This flame-roasted tomato salsa is excellent any time of year, even in the cooler seasons when it is challenging to access super tasty tomatoes. It’s really easy to whip up, but you do need to plan ahead so that you will have some roasted garlic on hand. I’ve started roasting a bunch of garlic bulbs and freezing them so I can make this awesome salsa anytime I want. I have served it with tortilla chips, but my favourite way to eat it is on beans and rice.
Recently I’ve been buying a lot of the Las Margaritas fresh salsa – it is just so good! But I can only find it in one store, and it is often sold out. So the difficulty finding it, combined with the nearly $8.00 price tag, made me start looking for a way to make it at home.
And . . . I found it! In the Thug Kitchen Cookbook! Yay!
I only made one change to the recipe, and it was a tiny one. I used sweet onions, and typically use them in all my recipes that call for onion because they don’t make me cry as much, plus I think they taste better. The most recent time I made this salsa I didn’t have any green onions, and it was still really good without them.
This week I bought an Instant Pot, so I’m now busy trying recipes to get a sense of how it works. I’ve tried out a few recipes, and I’m learning how to tweak them in ways that I enjoy. You can totally make this in a pot on your stove too!
This one is a delicious winner! It has a nice creamy texture and lovely flavours of mushroom, white wine, butter and olive oil. So nice on a piece of toasted bread or crostini! It satisfies those umami cravings. For me this was a part of a picnic spread of cheese, mushroom pate, bean salad, and some veggies.
I made a few changes to the original recipe: In my instructions I have clarified a few details that were not well-described in the Instant Pot Recipe Booklet, and some that were omitted. I used a combination of dried mushrooms instead of just porcini. I also cooked off some of the moisture after pressure cooking because it seemed to liquidy. I added pepper at the end instead of before cooking (I think cooked pepper tastes more butter), and I topped up the liquid in the dried mushrooms with white wine instead of water – yum! I transferred my mushroom mixture to a food processor instead of using an immersion blender because I wanted to make sure I had a really creamy paté; I’m sure the immersion blender does a nice job too – and who doesn’t love fewer dishes!!! I also used a high quality olive oil to add in the last stage. I might also drizzle some on the top in the future!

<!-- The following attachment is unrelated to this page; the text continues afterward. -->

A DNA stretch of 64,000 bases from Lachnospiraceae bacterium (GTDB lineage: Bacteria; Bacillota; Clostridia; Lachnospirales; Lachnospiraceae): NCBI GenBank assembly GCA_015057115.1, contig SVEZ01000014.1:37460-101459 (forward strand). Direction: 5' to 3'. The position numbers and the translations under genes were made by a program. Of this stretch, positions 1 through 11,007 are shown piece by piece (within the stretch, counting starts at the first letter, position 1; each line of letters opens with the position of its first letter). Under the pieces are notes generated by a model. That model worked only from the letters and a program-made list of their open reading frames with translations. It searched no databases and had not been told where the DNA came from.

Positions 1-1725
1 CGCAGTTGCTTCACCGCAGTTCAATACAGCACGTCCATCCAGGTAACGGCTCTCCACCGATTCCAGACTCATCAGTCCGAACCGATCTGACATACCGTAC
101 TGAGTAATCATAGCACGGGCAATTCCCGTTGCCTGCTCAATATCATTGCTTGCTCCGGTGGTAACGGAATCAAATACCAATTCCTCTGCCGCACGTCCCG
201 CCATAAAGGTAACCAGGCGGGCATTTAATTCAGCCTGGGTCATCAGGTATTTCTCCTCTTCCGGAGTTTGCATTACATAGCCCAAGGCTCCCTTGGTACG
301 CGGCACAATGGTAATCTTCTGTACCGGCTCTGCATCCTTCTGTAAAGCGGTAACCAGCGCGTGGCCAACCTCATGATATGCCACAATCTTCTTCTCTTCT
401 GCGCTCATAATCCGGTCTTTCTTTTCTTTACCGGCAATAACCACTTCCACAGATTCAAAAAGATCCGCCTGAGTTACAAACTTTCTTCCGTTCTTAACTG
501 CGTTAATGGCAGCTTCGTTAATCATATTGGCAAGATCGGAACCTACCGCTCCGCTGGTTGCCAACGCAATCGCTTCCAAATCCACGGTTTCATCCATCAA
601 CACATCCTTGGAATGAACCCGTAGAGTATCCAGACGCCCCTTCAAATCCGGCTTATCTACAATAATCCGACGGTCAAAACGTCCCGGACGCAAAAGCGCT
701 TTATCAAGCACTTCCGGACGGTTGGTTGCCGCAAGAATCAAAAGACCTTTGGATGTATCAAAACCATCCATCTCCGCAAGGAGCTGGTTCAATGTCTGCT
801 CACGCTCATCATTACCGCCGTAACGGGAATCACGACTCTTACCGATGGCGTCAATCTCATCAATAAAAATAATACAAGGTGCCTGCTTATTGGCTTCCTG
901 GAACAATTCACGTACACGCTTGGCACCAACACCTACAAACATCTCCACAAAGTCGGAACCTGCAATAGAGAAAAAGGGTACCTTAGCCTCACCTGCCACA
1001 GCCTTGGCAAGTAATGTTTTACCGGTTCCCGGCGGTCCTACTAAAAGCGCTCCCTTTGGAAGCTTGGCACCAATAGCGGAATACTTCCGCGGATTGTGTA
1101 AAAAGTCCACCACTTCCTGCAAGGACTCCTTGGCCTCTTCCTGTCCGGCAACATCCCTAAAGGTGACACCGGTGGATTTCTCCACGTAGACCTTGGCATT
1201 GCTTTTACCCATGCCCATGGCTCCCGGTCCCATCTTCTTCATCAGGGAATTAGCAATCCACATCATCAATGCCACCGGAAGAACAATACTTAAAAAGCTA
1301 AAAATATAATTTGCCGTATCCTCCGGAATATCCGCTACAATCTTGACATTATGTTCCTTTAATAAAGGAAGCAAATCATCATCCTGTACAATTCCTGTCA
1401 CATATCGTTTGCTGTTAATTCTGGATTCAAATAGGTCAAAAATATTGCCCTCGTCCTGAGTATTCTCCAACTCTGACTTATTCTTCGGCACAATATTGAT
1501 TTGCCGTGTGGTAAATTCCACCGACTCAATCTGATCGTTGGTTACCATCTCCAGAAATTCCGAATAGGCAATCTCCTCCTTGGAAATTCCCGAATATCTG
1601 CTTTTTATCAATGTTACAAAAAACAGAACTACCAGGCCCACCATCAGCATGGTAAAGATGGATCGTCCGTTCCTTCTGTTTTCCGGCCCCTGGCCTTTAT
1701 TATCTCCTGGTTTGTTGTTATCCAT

Next time I will add a sprig of rosemary to the pot before it cooks – doesn’t that sound delicious?
The recipe serves 4-6 people. Or two. If you are self-isolating or just selfish.
What you need:
3/4 cup dried mushrooms, rinsed
1 tablespoon butter (use olive oil for vegan recipe)
1 tablespoon olive oil
1 shallot, sliced
500 grams (1 lb) cremini or white button mushrooms (thinly sliced)
1/4 cup dry white wine (plus a little more)
1 teaspoon salt
1 tablespoon good quality olive oil
freshly cracked pepper, to taste
3 tablespoons good quality Parmesan cheese, finely grated (use vegan Parmesan for vegan recipe)
What you do:
Place the dry mushrooms in a measuring cup. Pour boiling water over them until it reaches just over 3/4 cup. Push the mushrooms down, then put a tight lid or plastic wrap over the measuring cup.
Slice the shallots and mushrooms.
Add the olive oil and butter to the Instant Pot, then sauté the shallots for a minute. Add the sliced mushrooms and sauté until they are golden brown (mine didn’t get golden, and it was awesome anyways).
Pour the 1/4 cup wine in and allow to evaporate.
Add the mushrooms and their soaking liquid, along with an extra splash of wine. Add the salt and bay leaf.
Close and lock the lid, and then set the Pressure Cooker to 12 minutes. When the time is up, use the Quick Pressure Release.
At this point I sautéd off a bit of the liquid – you can decide if you think this is necessary. Discard the bay leaf.
Once slightly cooled, add the cracked pepper and Parmesan cheese. Use an immersion blender or food processor to blend until smooth.
Here’s a tasty and simple way to spice up some pepitas/pumpkin seeds. It’s a nice little appetizer, or a snack with your favourite beverage. Vegan, gluten-free and all that!
It’s super simple:
Squeeze some lime onto a bunch of pepitas in a baking dish.
Sprinkle on some salt and Ancho chili powder, or any chili powder that you have on hand.
Throw them in the oven at about 250F for 10-15 minutes, until they get a bit crispy. If you hear them popping you know it’s time to take them out. Just make sure you move them around in their baking dish once or twice through the process.
Yum! Once they are cooled you can store them in an airtight jar for a few days – if they don’t get gobbled up right away!